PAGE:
My husband’s eyes are as big as a starved puppy’s. Tonight his dinner will be pasta with marinara sauce and a big, mixed salad. Yesterday he was served salmon, vegetarian baked beans and a big, mixed salad. Tomorrow–chicken marsala is on the menu along with noodles, green peas and a big, mixed salad. He longs for a thick medium-rare porterhouse, a succulent rib roast with oven-browned potatoes on the side or my specialty in days long gone by– juicy leg of lamb with pineapple stuffing. Whenever guests were invited to dinner, leg of lamb was on the menu.
My taste for meat began to its slow journey to oblivion when I auditioned, got the job and worked as a singer at New York City’s Radio City Music hall. The holidays had begun and I joined a large ensemble of singers, dancers and Rockettes performing in the Music Hall’s annual Christmas Show. Dressed in 18th Century finery we sang a medley of carols, and then dashed to our dressing rooms to change into our costumes for the major highlight of the show-the procession to Bethlehem. Clad as common folk, we accompanied the three wise men from the east and walked across the Music Hall’s huge stage as we made our way to the manger to worship the Christ child.
Joining robe-clad singers and dancers were camels and sheep and I began to bring
carrots to feed the sheep between the shows. My favorite, Sally, a wooly charmer, began gaining weight and one day she missed a performance. Since the motto for both chorus members and animals is “The Show Must Go On,” I rushed to Sally’s dressing room as soon as the Nativity Scene ended and discovered Sally in her stall, now a proud mother of lambs. Before the end of the holiday season, the lambs had joined the procession.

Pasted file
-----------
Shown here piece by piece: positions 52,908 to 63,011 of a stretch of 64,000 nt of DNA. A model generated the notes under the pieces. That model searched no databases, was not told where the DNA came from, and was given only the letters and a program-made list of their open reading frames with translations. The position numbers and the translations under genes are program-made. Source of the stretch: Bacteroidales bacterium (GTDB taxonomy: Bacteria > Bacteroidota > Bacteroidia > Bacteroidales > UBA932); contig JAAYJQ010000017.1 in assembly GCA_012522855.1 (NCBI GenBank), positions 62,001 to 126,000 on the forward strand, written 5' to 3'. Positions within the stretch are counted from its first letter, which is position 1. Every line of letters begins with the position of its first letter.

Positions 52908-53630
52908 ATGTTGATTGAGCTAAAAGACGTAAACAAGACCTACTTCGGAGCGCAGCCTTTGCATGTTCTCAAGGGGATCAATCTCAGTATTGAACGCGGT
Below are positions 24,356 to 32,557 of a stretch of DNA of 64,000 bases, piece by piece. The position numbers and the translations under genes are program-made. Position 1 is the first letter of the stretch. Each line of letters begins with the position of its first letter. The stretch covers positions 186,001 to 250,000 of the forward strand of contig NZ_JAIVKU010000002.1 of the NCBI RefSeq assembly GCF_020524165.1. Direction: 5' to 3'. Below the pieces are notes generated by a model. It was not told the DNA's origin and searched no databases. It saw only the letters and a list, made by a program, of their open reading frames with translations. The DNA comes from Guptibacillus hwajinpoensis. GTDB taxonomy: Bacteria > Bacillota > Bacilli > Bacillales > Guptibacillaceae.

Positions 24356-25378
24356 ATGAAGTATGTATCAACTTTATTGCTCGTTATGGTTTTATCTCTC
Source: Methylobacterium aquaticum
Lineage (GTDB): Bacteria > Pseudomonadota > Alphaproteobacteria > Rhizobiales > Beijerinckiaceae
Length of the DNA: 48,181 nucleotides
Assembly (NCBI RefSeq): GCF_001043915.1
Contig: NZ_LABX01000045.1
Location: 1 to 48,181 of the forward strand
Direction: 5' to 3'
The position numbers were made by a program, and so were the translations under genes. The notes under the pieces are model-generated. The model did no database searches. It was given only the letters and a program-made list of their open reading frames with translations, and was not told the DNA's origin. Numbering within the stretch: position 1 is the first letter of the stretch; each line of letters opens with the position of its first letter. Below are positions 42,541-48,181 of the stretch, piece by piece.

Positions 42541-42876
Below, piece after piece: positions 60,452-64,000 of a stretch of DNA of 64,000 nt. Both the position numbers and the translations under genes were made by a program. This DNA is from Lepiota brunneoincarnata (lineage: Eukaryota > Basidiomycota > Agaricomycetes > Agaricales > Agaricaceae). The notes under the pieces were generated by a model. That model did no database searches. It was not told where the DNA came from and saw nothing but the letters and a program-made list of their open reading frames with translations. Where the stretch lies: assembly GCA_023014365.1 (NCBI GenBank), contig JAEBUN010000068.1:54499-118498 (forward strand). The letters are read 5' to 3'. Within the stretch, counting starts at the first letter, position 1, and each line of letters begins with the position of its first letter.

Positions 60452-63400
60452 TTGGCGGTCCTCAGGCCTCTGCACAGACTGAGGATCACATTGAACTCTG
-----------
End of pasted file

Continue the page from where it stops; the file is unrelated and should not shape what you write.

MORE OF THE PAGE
There was no way I could serve a festive dinner whose main dish were members of the theatrical profession. I had trod the boards with soft, warm, cuddly and affectionate fellow performers. Lamb was now off my menu.
I began to take a closer look at cows. I no longer saw a prime cut, to me they were big eyed bovines with long lashes; introspective and calm creatures, wanting nothing much out of life but a chance to chew their cud in a green meadow under a sun-filled sky. Soon steaks and roasts, stuffed peppers and cabbage, chili and my famous (amongst friends and relatives) meat loaf went the way of legs of lamb and lamb chops.
Somehow I don’t feel the same way about chicken- a most versatile item on my bill of fare. And if someone has a chicken for a pet, please…I don’t want to know about how charming, funny or intelligent she may be. I admit to worrying about our oceans, over fishing and the poor fish that are being slowly poisoned with PCBs. But hey…I’ve been married a long time and marriage is a compromise.
Still, I love pasta-pasta marinara, pasta ai fungi, pasta with egg plant, pasta with clam sauce and then there are risottos-vegetable, mushroom, cheese or seafood. For a change I may serve cheese blintzes, cherry blintzes, apple blintzes and blueberry blintzes topped with non-fat sour cream. And what about all the things you can do with vegetables?
Speaking of vegetables, someone once asked me if I had ever heard a carrot cry; I don’t think that’s true, do you?
For more information about me – http://www.elisewarner.com Scene Stealer my mystery may be purchased at barnesandnoble.com, amazon.com, carinapress.com and anywhere eBooks are sold

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One Response to “A CARNIVORE NO MORE”

  1. Neil Zevnik: To Beef or Not to Beef: Musings of a Healthy Carnivore | advanced-nutrients Says:

    […] A CARNIVORE NO MORE « Elise Warner's Blog […]

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